Naming In The News
RI School Board Narrows Down Names for New School
When it comes to the names of its schools, Rock Island has dabbled in it all.
There are two presidents, a painter, an inventor, a couple of famous educators and a former superintendent. There is a local family who was big in the lumber business and an author. And don't forget Ridgewood, the district's only school not named after a person.
With its latest building being named 36 years ago, some consider the names of the district's schools to be so last year.
Today, in some places, it's more common to find schools named after manatees than presidents. Whispering Pines and Diamond View have ousted Jefferson and Washington from the list of likely candidates in certain regions. In fact, New Orleans banned naming schools after Washington or any other former slave owner.
''The general trend is away from naming schools after people and toward naming them after places,'' said Jay Greene, a senior fellow at the Manhattan Institute, a research group based in New York City. ''Today's names sound more like they are for herbal teas or day spas. Pleasant names are being chosen rather than people because it involves less conflict.''
It remains to be seen whether that trend will play out in Rock Island, where school board members face a task they have not undertaken in almost four decades: naming a new school.
For four months, a committee of parents, district staff and community members came up with potential names, floated them in the community and whittled the list to five finalists, none of which include the name of a person. Instead, they focus on the history of the property where the school will sit, which housed the Villa de Chantal before it burned down.
The committee's options include: Villa Park, Villa Ridge, Villa Bluff, Villa Del Sol and Villa Creek.
''In the beginning, we decided we were not going to name it after a person,'' said Ruth Ann Tobey-Brown, who will be the school's principal when it opens next year. ''The trend now is to name it after things other than people. We kind of went on that premise. We wanted to remember the past but, also, celebrate the future.''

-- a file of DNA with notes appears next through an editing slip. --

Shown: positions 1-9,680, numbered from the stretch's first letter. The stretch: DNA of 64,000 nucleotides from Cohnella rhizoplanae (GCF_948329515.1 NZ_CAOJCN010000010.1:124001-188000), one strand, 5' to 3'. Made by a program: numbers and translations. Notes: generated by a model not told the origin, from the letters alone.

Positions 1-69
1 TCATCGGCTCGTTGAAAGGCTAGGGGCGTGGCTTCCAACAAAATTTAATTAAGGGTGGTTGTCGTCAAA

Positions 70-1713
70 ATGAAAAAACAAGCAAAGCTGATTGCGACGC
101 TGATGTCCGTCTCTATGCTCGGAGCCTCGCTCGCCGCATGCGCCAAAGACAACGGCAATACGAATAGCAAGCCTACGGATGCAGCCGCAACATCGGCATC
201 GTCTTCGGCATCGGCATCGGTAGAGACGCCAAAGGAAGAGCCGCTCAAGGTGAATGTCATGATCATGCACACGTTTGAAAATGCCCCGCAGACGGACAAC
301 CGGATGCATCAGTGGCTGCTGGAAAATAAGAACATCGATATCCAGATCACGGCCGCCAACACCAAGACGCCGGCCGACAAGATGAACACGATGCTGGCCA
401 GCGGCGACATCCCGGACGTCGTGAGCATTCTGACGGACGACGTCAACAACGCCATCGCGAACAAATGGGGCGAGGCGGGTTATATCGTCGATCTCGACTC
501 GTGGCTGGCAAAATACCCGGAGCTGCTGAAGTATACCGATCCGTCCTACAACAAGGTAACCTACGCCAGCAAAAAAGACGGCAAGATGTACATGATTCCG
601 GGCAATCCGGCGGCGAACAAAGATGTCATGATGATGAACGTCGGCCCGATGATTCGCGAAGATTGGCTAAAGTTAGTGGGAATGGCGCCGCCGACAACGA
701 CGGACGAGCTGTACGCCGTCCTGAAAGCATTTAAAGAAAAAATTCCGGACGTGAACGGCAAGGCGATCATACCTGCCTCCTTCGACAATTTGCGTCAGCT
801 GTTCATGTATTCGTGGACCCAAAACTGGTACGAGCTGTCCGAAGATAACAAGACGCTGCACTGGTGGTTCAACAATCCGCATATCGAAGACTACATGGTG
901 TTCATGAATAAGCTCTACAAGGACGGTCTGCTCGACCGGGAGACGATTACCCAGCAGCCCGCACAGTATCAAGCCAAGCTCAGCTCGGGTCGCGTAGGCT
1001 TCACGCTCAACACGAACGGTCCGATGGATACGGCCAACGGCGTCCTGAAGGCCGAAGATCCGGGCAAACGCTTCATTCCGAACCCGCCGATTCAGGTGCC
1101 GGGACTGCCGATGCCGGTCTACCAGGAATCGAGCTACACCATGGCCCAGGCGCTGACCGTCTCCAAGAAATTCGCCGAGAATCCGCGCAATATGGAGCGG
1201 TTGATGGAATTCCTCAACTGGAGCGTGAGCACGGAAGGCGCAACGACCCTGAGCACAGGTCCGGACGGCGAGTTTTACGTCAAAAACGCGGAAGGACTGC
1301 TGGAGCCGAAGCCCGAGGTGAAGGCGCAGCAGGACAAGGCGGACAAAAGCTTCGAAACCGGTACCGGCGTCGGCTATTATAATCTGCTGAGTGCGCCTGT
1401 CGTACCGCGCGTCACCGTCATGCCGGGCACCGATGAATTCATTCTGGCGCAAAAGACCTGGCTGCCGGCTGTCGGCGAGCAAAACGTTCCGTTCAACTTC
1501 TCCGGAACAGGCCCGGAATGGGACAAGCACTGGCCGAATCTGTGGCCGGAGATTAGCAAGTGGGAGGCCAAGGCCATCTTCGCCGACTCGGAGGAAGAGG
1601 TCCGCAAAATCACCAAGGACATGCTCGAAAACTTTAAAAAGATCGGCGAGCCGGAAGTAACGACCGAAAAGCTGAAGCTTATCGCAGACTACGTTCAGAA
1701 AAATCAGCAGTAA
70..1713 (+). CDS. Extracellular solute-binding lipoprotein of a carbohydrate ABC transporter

They recently presented their list to board members, who will have final say over the school's name. Their discussions, so far, have revolved around five options: naming it after a famous person, a president, local person or a place. Also, they are addressing whether they want it to include ''villa.''
Initially, four board members said they might support incorporating a president's name. Ronald Reagan and Abraham Lincoln, both of whom lived in Illinois, were two possibilities put on the table. Five on the board said they wouldn't oppose naming it after a famous person, maybe an astronaut or scientist. A handful voiced support for looking at using local people, the word ''villa'' and places in the name.
At least one board member, Earl Strupp, said he wants whatever the school is called to reflect the district's minority population.
''Let's get out of the past,'' Strupp said during a recent board meeting. ''I don't like just naming it after nothing. A president? We have enough. Villa? That's the past. I strongly suggest you consider something minority and female that has something possibly to do with education.''
Whatever name the board ultimately picks, it will most likely represent the Rock Island community, said Rick Loy, superintendent.
The board also will have to select something that reflects the district's students, parents and taxpayers, while also representing what the school is about, said William Lozito, president of Strategic Name Development, a Minneapolis-based brand naming company. In addition, it has to be something that lasts.
''Naming a school is like naming a child,'' Greene said. ''It says something about you. When you name a child, they learn something about themselves and what might be important about the name you gave them. A school's name is a teaching opportunity. It both reflects and conveys our values. A good name is a name the community has deliberated on and decided on. The only bad name is the one people have not actively chosen.''
The last building named, by school district
Davenport &mdash Buffalo Elementary School (2001)
Bettendorf &mdash Paul Norton Elementary School (1985)
Pleasant Valley &mdash Riverdale Heights Elementary School (1995)
North Scott &mdash Neil Armstrong Elementary School (1976)
Rock Island-Milan &mdash Earl Hanson and Ridgewood elementary schools (1972)
Moline-Coal Valley &mdash Bicentennial Elementary School (1976)
Most popular school names (and their districts)
Jefferson &mdash (Moline-Coal Valley, Davenport, Bettendorf, Rock Island-Milan)
Washington &mdash (Davenport, Rock Island, Moline-Coal Valley)
Wilson &mdash (Davenport, Moline-Coal Valley)
Neil Armstrong &mdash (North Scott, Bettendorf)
Grant Wood &mdash (Davenport, Bettendorf)
Herbert Hoover &mdash (Davenport, Bettendorf)
Horace Mann &mdash (Rock Island-Milan, Moline-Coal Valley)
Frances Willard &mdash (Rock Island-Milan, Moline-Coal Valley)
Ridgewood &mdash (East Moline, Rock Island-Milan)
Categories of local school names
Presidents &mdash Adams, Buchanan, Eisenhower, Garfield, Jackson, Jefferson, Washington, Lincoln, Madison, Monroe, Truman, Wilson, Hoover, Roosevelt, Hayes, McKinley
Local names &mdash Earl Hanson, John Deere, Sudlow, Smart, J.B. Young, Wood, Williams
Famous people &mdash Jane Addams, Franklin, Mark Twain, Edison
Astronauts &mdash John Glenn, Neil Armstrong, Alan Shepard, Ed White, Virgil Grissom
Artists &mdash Paul Norton, John Audubon
Famous educators &mdash Horace Mann, Frances Willard
A location or nature &mdash Pleasant View, Riverdale Heights, Cody, Bridgeview